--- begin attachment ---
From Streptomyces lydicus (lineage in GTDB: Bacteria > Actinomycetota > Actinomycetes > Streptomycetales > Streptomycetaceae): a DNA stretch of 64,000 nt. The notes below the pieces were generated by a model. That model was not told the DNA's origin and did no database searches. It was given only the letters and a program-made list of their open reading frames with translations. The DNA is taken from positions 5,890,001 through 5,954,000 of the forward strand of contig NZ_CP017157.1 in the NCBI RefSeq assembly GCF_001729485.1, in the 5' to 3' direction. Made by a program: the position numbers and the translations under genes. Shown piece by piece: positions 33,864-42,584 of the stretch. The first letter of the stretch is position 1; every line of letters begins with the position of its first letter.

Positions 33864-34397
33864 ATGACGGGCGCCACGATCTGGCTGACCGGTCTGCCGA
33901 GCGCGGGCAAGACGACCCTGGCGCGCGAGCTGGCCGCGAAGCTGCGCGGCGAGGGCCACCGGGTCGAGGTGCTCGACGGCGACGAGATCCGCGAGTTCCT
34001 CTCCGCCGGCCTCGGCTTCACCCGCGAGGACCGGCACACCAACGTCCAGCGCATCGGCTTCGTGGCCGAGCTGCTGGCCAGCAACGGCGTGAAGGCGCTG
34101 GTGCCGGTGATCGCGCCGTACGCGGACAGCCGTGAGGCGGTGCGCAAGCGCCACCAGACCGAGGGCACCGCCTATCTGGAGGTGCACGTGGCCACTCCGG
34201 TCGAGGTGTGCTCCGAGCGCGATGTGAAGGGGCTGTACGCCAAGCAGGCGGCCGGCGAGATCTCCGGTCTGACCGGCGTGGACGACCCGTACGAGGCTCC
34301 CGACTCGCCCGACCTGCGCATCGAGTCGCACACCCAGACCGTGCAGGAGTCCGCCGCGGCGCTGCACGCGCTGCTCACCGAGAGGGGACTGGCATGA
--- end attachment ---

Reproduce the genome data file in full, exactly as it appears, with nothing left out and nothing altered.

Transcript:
From Streptomyces lydicus (lineage in GTDB: Bacteria > Actinomycetota > Actinomycetes > Streptomycetales > Streptomycetaceae): a DNA stretch of 64,000 nt. The notes below the pieces were generated by a model. That model was not told the DNA's origin and did no database searches. It was given only the letters and a program-made list of their open reading frames with translations. The DNA is taken from positions 5,890,001 through 5,954,000 of the forward strand of contig NZ_CP017157.1 in the NCBI RefSeq assembly GCF_001729485.1, in the 5' to 3' direction. Made by a program: the position numbers and the translations under genes. Shown piece by piece: positions 33,864-42,584 of the stretch. The first letter of the stretch is position 1; every line of letters begins with the position of its first letter.

Positions 33864-34397
33864 ATGACGGGCGCCACGATCTGGCTGACCGGTCTGCCGA
33901 GCGCGGGCAAGACGACCCTGGCGCGCGAGCTGGCCGCGAAGCTGCGCGGCGAGGGCCACCGGGTCGAGGTGCTCGACGGCGACGAGATCCGCGAGTTCCT
34001 CTCCGCCGGCCTCGGCTTCACCCGCGAGGACCGGCACACCAACGTCCAGCGCATCGGCTTCGTGGCCGAGCTGCTGGCCAGCAACGGCGTGAAGGCGCTG
34101 GTGCCGGTGATCGCGCCGTACGCGGACAGCCGTGAGGCGGTGCGCAAGCGCCACCAGACCGAGGGCACCGCCTATCTGGAGGTGCACGTGGCCACTCCGG
34201 TCGAGGTGTGCTCCGAGCGCGATGTGAAGGGGCTGTACGCCAAGCAGGCGGCCGGCGAGATCTCCGGTCTGACCGGCGTGGACGACCCGTACGAGGCTCC
34301 CGACTCGCCCGACCTGCGCATCGAGTCGCACACCCAGACCGTGCAGGAGTCCGCCGCGGCGCTGCACGCGCTGCTCACCGAGAGGGGACTGGCATGA